ecureme logo
  ecureme home ecureme log In Sign Up!
eCureMe Life : Your Healthy Living. Click Here!
Welcome, medical contents search April 25, 2013
       eCureMe Life
       Healthy Living Shop
       Medical Supplies
       Calorie Count
       Physician Search
       Message Board
      E-mail Doctor
      E-mail Veterinarian
      Health-O-Matic Meter
      Calorie Count
      Natural Medicine
      Vitamins & Minerals
      Alternative Living
      My Health Chart
      Diseases & Treatments
      Atlas of Diseases
      Sexually Transmitted
Generic Viagra
      Drug Information
      Illegal Drugs
      Lab & Diagnostic Tests
      Internal Medicine
      Women’s Health
      Eye Disorders
      Skin Disorders
      Mental Health
      Resource Links
      Physician Directory
      Dentist Directory
      Hospital Directory

Neck Dermoid

more about Neck Dermoid

Erroneously called sebaceous cyst,  when the dermoid occurs on the scalp, it is called a "wen."

  • Slowly growing cyst that may be a remnant of fetal tissue.  The cells lining the inner wall of the cyst secretes a white keratin, which is a skin byproduct.  If the cyst is subject to injury, it becomes inflamed and tender.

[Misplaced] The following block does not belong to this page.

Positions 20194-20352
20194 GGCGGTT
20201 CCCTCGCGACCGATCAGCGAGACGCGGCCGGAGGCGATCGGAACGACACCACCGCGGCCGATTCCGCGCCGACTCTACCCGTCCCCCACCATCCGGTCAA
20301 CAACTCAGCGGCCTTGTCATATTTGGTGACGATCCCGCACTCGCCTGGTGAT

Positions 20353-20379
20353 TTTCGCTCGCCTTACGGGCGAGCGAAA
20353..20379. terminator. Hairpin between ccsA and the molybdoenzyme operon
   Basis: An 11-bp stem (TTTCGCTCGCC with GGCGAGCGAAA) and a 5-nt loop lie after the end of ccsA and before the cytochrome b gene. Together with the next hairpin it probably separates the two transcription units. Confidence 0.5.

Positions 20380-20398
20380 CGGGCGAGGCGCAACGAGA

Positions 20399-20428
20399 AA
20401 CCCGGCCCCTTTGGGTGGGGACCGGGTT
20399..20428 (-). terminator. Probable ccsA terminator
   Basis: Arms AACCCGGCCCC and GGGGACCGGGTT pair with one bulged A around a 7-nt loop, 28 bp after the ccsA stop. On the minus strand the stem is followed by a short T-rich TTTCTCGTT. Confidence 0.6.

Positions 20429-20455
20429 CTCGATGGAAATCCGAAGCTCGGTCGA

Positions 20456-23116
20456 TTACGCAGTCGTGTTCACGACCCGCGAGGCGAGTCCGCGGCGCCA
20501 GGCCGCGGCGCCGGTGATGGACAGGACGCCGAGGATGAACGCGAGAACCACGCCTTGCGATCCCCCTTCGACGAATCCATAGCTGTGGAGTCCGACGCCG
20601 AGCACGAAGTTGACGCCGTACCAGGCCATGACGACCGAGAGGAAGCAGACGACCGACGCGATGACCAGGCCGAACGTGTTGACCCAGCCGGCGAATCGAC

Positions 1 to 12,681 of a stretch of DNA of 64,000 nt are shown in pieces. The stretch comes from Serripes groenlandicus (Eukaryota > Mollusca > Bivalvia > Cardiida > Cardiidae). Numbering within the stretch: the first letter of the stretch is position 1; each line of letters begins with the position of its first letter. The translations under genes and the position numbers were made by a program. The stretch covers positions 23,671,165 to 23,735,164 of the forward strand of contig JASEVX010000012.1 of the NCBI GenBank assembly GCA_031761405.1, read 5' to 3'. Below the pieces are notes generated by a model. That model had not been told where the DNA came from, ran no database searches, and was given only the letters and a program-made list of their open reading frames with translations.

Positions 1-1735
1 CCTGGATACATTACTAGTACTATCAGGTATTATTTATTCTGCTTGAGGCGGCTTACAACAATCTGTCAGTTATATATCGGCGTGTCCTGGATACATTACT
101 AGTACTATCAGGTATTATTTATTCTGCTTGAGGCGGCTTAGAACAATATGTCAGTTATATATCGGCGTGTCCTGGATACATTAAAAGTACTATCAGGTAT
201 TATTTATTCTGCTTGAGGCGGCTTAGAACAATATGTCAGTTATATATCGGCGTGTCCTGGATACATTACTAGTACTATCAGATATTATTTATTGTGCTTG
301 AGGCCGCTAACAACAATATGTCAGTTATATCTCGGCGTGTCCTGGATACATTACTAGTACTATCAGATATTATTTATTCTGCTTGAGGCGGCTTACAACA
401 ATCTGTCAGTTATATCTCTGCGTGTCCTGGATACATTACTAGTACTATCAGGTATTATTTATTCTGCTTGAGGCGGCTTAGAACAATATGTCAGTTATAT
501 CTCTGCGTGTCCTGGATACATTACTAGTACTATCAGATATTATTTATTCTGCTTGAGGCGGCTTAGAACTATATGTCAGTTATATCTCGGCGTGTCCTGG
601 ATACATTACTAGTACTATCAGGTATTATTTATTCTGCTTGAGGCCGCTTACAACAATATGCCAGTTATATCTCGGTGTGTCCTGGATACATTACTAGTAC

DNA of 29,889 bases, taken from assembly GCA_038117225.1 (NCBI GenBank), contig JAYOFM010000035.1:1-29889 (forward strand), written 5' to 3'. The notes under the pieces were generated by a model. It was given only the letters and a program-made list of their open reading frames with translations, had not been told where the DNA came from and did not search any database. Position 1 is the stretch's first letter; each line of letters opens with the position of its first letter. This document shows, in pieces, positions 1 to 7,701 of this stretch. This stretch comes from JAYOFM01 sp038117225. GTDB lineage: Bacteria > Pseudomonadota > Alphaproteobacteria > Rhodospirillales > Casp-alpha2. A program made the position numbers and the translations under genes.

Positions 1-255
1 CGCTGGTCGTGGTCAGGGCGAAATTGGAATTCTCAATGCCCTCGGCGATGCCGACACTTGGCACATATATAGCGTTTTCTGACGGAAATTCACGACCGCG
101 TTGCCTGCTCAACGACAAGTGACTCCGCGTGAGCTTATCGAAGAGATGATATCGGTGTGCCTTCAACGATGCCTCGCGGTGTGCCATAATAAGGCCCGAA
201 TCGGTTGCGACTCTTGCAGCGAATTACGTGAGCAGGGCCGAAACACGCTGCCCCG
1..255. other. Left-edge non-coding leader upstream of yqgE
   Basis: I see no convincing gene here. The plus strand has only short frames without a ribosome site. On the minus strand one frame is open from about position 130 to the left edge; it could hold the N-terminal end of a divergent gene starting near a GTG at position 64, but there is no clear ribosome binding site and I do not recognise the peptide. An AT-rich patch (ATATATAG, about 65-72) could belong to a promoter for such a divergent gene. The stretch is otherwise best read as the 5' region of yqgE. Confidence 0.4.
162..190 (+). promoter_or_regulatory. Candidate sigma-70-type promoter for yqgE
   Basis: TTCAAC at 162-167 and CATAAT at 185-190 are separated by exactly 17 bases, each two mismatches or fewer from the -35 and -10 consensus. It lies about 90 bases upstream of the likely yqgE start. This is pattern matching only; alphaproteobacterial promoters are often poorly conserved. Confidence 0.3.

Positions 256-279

• The dermoid does not produce the oily material known as sebum, so the term, "sebaceous cyst" is erroneous.

  • An enlarging nodule on the back of the neck or scalp

  • Theories are that injury or hormonal changes produce the cyst.

  • The location, the large size, and the keratin material within the cyst make the diagnosis.

  • Unknown

  • Small dermoid cysts might be observed by watchful waiting.
  • Large dermoid cysts can be removed with a scalpel, using sterile technique.  Two techniques might be used: removal of the whole cyst, or incising the cyst and removing the contents.
  • Inflamed cysts may need special treatment.

  • Incomplete removal sometimes leads to a residual inflamed or draining area in the skin.

  • Consult your physician.

  • Inclusion cysts would be the identical type of cyst, but is formed by the force of injury's driving some epithelium beneath the skin surface, where it forms a knot or nodule, and begins secreting keratin.
  • Enlarged lymph nodes

more about Neck Dermoid

medical contents search

Home   |   About Us   |   Contact Us   |   Employment Ad   |   Help

Terms and Conditions under which this service is provided to you. Read our Privacy Policy.
Copyright © 2002 - 2003 eCureMe, Inc All right reserved.